There are other factors at play where the talent level has increased and will continue to increase while the staff continues to pursue better players.  If the current roster feels threatened for playing time from the younger players, then it's time to make the executive decision and hurt some feelings.  Bringing in more competition is one way of sending a message without having the difficult individual conversations.

Drake London will win the Heisman Trophy.
--But he could be in New York or Orlando, or wherever the College Football Awards Show is held.  Assuming the country is back to normal by the time these banquets occur at the end of the year, Drake London will be collecting some hardware before he begins collecting his first NFL paycheck that will then soon follow.

The Trojans actually could have two Heisman candidates this year; Kedon Slovis has already made most preseason watchlists, which would mean they’d steal votes from each other.

But why not?  Alabama's Devonta Smith won the award last season, breaking a 23-year cycle of QB's and RB's striking the pose; Charles Woodson won the award in 1997 as a two-way player.  Maybe London can make it two years in a row where a receiver can be recognized as the best college football player in the country?

London's stats are anticipated to be in the 100 receptions range this season, with at least 12 regular-season games, and without Tyler Vaughns and Amon-Ra St. Brown to share the wealth, Drake will be targeted a lot.  “High-profile players with 100+ receptions and double-digit TD’s on a high-profile team demand high-profile attention.” --Or something to that effect.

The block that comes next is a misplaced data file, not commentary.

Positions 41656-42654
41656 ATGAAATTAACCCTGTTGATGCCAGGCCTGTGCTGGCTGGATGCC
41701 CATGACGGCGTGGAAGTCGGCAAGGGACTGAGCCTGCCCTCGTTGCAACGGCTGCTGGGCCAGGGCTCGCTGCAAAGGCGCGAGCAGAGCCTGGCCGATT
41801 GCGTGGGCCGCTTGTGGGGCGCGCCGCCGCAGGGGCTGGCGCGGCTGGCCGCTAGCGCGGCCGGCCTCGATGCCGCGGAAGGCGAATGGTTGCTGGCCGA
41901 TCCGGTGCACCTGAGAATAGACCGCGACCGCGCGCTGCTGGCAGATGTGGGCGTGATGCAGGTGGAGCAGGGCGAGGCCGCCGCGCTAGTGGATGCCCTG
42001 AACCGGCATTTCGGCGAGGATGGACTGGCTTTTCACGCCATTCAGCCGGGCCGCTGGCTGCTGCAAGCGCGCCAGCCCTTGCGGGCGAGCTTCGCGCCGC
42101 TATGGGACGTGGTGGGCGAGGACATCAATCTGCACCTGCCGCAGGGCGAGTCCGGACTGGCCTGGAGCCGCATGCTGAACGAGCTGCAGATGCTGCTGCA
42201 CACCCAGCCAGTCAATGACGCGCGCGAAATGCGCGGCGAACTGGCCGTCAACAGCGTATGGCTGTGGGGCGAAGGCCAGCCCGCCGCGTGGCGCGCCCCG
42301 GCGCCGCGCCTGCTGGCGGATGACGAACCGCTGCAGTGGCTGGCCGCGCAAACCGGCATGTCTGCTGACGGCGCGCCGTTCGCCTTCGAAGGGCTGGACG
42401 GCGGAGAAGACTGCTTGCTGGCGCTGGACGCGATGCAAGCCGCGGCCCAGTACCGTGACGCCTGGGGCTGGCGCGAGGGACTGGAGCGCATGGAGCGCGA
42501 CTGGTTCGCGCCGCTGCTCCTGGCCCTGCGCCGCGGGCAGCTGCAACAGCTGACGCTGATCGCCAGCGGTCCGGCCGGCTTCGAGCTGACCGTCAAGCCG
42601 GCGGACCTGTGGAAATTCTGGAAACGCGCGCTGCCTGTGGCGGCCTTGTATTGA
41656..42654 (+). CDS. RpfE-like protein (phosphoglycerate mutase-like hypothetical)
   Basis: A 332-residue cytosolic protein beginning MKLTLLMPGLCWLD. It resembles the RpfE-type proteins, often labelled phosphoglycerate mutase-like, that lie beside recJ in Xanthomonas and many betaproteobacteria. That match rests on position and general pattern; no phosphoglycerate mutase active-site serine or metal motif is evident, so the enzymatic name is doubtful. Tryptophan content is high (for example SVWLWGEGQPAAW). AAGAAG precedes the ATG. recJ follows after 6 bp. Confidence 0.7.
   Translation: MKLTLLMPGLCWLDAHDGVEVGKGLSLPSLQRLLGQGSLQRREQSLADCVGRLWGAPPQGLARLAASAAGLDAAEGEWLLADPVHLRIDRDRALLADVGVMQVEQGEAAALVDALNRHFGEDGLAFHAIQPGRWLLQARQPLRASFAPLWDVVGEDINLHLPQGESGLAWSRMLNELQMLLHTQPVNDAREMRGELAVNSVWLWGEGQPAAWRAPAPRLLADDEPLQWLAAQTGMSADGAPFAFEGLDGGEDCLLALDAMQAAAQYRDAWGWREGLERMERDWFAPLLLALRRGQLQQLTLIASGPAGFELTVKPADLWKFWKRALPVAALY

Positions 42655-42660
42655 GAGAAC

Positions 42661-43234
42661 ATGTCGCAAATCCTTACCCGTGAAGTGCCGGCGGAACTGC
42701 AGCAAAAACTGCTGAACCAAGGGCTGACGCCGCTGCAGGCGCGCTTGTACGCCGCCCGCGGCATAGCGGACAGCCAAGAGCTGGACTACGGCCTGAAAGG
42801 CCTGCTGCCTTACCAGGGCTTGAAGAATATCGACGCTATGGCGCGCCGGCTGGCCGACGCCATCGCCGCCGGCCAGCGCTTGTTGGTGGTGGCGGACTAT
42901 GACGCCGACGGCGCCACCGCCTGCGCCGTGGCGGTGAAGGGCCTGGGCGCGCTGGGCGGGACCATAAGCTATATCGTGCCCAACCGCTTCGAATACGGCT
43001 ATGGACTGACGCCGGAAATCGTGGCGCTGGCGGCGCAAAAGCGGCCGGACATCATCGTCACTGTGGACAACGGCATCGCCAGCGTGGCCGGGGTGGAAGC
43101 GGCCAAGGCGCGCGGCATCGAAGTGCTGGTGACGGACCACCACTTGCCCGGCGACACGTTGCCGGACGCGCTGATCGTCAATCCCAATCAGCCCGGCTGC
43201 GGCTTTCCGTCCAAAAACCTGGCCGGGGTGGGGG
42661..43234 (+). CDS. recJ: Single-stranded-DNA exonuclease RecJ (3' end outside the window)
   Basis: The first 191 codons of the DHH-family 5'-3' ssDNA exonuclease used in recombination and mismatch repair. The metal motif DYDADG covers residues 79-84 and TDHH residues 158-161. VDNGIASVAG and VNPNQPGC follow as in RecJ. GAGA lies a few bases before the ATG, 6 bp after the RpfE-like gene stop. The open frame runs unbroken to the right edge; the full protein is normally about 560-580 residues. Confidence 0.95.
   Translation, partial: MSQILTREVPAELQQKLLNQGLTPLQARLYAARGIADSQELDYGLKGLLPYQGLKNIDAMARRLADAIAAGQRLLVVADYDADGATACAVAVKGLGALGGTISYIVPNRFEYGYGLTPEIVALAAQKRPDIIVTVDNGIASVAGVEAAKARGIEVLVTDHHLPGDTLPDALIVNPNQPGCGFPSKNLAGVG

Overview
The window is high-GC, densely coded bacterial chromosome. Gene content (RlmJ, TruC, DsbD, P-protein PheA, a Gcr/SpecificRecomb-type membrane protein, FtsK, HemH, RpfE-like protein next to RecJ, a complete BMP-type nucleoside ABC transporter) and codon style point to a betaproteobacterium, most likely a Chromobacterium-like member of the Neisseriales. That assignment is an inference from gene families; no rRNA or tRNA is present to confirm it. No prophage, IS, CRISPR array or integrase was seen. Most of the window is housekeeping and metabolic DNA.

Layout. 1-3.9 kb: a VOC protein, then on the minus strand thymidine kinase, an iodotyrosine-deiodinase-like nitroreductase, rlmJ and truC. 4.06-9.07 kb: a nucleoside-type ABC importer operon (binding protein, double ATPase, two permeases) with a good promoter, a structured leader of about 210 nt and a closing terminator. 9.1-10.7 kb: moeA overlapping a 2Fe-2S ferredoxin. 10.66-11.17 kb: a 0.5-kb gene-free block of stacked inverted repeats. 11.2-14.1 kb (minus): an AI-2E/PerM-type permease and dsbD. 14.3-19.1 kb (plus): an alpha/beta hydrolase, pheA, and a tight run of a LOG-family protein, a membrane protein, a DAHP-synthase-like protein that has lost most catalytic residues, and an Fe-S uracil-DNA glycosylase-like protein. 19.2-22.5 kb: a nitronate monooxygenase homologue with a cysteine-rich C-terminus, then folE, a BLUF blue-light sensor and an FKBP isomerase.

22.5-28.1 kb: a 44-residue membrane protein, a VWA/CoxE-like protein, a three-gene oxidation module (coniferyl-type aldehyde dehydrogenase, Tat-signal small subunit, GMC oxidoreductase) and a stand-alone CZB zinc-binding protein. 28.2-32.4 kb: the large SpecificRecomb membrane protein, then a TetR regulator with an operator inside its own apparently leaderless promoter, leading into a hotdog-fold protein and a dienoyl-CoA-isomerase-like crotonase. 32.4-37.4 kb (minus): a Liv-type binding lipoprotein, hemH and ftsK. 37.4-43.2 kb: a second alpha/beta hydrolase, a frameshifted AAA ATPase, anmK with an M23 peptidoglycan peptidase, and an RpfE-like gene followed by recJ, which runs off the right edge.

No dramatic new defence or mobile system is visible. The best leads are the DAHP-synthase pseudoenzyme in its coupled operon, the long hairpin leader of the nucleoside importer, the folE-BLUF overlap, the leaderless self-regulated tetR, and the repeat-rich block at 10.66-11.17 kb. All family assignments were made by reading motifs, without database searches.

Even with the likes of Bru McCoy, Kyle Ford, Gary Bryant, John Jackson, and Michael Jackson looking to be the next great Trojan receiver in a long line that’s getting longer, London has taken his game to another level this spring; he rarely drops a pass even during the drill sessions, and when he does, he's angry about the drop. *insert Allen Iverson's practice rant here*

USC will have TWO new offensive tackles when they kick-off against San Jose St.
--And not just out of necessity because Liam Jimmons went down this spring with an injury, forcing the adjustment.  Sort-of-Newcomers Jonah Monheim and Courtland Ford have both shown enough to where the staff should feel comfortable with Sort-of-Virgin bookends protecting Kedon Slovis.